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Micromobility and transit pave the way to net zero

Jan 24, 2023 | Public | 0 comments


The road to decarbonizing transport is looking more promising. Shifting transportation away from cars toward public transport and micromobility options across the world’s cities must roughly double in this decade to align with the Paris Agreement. And between 40 to 80 percent of global miles traveled in cities must be from walking, cycling or public transit, according to the C40 Cities Climate Leadership Group. Businesses, governments and individuals are starting to take this road.

Large company fleets, such as IKEA’s, are leading the way, driven partially by the mandates of climate-forward cities. Paris and London, for example, are pushing companies to accelerate decarbonization through zero- and ultra-low emission zones as well as congestion pricing for delivery services. New York City last year announced a request for delivery-making businesses and freight operators to help kick off a pilot in July to develop “efficient, sustainable and economically feasible” distribution micro-hubs. Doing so would accelerate cargo bike deliveries, which more than doubled in nine early months of the coronavirus pandemic, between May 2020 and January 2021.

UPS in Europe began testing its Quad electric cargo delivery bike in the Big Apple last year. Volta Trucks, a Swedish electric commercial vehicle manufacturer, partnered with CAKE, an electric motorcycle and moped company, to support retail giant H&M in mode-shifting its last-mile deliveries in Paris. Amazon launched its first fleet e-cargo bike and on-foot delivery program in the U.K. And Urb-E, a cargo bike and final-mile delivery company, announced that it’s expanding to Los Angeles.

More innovation is coming. While micromobility can be a valuable tool to decrease emissions depending on its application, minimobility — which includes three- or four-wheeled vehicles for one to two people with added protection from the elements — is also grabbing attention. A global McKinsey report found 30 percent of respondents are likely or very likely to consider minimobility in the future.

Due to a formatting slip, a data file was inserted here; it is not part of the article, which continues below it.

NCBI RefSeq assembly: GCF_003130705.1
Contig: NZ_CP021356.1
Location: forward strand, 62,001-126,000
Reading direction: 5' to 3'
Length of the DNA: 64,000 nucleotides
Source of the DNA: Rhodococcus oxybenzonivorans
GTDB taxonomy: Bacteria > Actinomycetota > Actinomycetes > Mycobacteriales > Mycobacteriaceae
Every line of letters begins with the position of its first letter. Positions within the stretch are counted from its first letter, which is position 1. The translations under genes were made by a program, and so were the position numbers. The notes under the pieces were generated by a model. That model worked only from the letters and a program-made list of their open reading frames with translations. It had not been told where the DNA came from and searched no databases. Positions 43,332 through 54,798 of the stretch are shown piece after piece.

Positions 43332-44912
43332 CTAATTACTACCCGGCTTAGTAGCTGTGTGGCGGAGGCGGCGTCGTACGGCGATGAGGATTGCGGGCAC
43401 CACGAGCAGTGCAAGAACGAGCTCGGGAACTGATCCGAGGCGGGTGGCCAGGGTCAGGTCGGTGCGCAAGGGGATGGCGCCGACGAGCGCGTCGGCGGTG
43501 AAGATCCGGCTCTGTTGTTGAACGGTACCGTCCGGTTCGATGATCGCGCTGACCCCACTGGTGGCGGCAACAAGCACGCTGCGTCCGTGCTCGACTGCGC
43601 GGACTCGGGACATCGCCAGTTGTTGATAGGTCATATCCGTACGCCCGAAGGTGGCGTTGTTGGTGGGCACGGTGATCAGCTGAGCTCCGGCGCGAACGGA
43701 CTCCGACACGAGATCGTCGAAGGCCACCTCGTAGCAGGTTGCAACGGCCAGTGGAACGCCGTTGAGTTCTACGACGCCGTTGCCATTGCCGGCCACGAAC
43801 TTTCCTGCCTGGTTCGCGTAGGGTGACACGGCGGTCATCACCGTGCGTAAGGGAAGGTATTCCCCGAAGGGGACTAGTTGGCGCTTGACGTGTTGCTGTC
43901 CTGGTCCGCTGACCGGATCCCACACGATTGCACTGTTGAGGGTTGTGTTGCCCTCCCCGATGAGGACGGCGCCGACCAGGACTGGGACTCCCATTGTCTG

To maximize emissions reductions, it will be critical for cities to use micromobility and minimobility as replacements for driving, not public transit and walking.

One analysis found that if the 50 largest U.S. cities adopted certain shared mobility services at scale, they could cut 100 million metric tons of greenhouse gas emissions annually, equating to 40 percent of all U.S. transport emissions.

Still, the transition won’t be easy. Cities will need to prioritize shifting people away from personal vehicles; build new bike lanes; and expand, electrify and improve public transit to serve more people and create interconnected systems between modes of transportation. However, cities aren’t alone as the federal Infrastructure Investment and Jobs Act provides $89.9 billion for public transit.

To maximize emissions reductions, it will be critical for cities to use micromobility and minimobility as replacements for driving, not public transit and walking. In good news, several companies including Lyft and Uber-backed Lime note that 36 percent and 27 percent of users, respectively, are mode shifting from cars to shared e-bikes or scooters.

In addition, lifecycle emissions are coming into focus for the micromobility industry. The circularity of shared e-scooters and bikes was a deeper concern in the early days of the industry four to five years ago, with vehicles prone to shorter lifespans. However, a recent study found that these lightweight vehicles reduced net carbon emissions across their lifecycles in five out of six cities. Also, recent news that Lyft will recycle its e-bike and e-scooter batteries in partnership with Redwood Materials points to further industry progress on net carbon emissions and vehicle lifespans.

Several startups have their eye on improving outdated public transit systems. For example, 4AI Systems uses machine learning vision systems to enhance rail networks, improving public transit efficiency and helping cities increase ridership. Meanwhile, cities worldwide continue to adopt zero-emission buses, China having the largest global share.

Net-zero transport emissions by 2050 will remain a dream without shifting away from polluting vehicles. Public transit, micromobility and smart policy decisions all hold the key, and more players are reaching for it.

This article is an excerpt from GreenBiz Group’s 16th annual State of Green Business, which explores sustainable business trends to watch in 2023. Download the report here.

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The post "Micromobility and transit pave the way to net zero" appeared first on Green Biz


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